Under Sugrue, the Glen Distillery produced high-quality whiskey which was distributed worldwide, and by 1890 the annual output was 60,000 gallons.
A corn mill was built in the early 1800s by the Murphy family, and the arched opening for the mill wheel can still be seen. The family’s memory lives on in the name Murphy’s Rock.
The Murphy’s Rock and Bride Valley Support Group is campaigning for the establishment of a regional park on a publicly- owned 200-plus-acre wetland site currently earmarked for partial development.
The late Niall Tóibín used to call the area around Murphy’s Rock “the riviera of Cork” and Joan Sutton wonders whether Tóibín knew that the fields where he sported and played as a child were once owned by the O’Flynn family, whose son Father Christy O’Flynn founded the Cork Shakespearean Society in 1926, three years before Tóibín was born.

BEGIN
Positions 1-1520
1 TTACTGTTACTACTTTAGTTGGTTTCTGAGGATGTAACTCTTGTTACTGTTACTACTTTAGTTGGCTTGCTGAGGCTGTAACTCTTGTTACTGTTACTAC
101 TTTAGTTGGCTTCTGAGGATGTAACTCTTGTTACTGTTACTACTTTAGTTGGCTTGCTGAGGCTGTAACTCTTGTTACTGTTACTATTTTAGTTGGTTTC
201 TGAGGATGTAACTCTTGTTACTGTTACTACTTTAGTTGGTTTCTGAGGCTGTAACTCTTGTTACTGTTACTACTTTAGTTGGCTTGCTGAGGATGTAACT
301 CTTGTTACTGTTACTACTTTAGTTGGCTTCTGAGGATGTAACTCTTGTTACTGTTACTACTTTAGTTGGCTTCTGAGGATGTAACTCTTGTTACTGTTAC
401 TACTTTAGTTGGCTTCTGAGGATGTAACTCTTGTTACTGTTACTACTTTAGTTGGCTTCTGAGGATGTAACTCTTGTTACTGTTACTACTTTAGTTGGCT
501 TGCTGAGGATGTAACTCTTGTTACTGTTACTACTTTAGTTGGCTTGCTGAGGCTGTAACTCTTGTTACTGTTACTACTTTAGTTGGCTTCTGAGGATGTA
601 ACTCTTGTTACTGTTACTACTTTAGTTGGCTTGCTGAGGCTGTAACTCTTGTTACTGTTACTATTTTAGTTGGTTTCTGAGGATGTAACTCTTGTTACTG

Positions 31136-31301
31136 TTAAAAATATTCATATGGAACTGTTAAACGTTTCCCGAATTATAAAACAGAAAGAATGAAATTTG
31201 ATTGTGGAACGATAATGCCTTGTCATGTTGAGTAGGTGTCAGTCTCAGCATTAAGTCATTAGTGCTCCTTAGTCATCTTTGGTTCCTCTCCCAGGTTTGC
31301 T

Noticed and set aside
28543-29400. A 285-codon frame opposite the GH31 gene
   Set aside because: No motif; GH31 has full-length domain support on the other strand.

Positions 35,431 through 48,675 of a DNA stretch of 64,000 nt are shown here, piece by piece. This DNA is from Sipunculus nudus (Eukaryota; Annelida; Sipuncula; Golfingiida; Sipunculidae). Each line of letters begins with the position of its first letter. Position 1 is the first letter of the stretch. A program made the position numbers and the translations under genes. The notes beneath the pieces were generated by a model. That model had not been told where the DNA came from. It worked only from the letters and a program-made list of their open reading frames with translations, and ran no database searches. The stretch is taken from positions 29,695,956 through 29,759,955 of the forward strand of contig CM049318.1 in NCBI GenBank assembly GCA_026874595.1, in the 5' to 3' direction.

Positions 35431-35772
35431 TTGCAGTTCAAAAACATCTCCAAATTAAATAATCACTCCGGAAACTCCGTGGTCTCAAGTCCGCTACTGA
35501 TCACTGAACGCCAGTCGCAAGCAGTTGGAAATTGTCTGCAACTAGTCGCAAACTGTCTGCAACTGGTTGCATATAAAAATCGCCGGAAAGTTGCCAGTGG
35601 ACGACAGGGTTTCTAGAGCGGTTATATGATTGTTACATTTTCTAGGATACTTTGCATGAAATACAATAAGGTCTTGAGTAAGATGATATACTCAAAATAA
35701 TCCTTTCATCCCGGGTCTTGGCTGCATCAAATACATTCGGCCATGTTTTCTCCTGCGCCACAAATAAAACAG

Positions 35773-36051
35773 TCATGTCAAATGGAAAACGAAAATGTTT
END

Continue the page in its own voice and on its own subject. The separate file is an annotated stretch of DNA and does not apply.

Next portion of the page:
The Murphy’s Rock wetlands, which are the source of the Glenamought River, have been a favourite beauty spot for generations of northsiders, and members of the Murphy’s Rock group have recently, and cautiously, welcomed a proposal to establish a park incorporating the local amenity, but have also sought assurances that no development will occur on a site which has been a green space for more than 30 years.
“It would be an absolute sin to build on this, the last real wilderness in the city,” she tells The Echo as we walk the uneven ground down to the Glenamought.
“We’re out here walking this land every day, the local people, and when I say local people, I mean people from all over the northside of the city and the surrounding areas.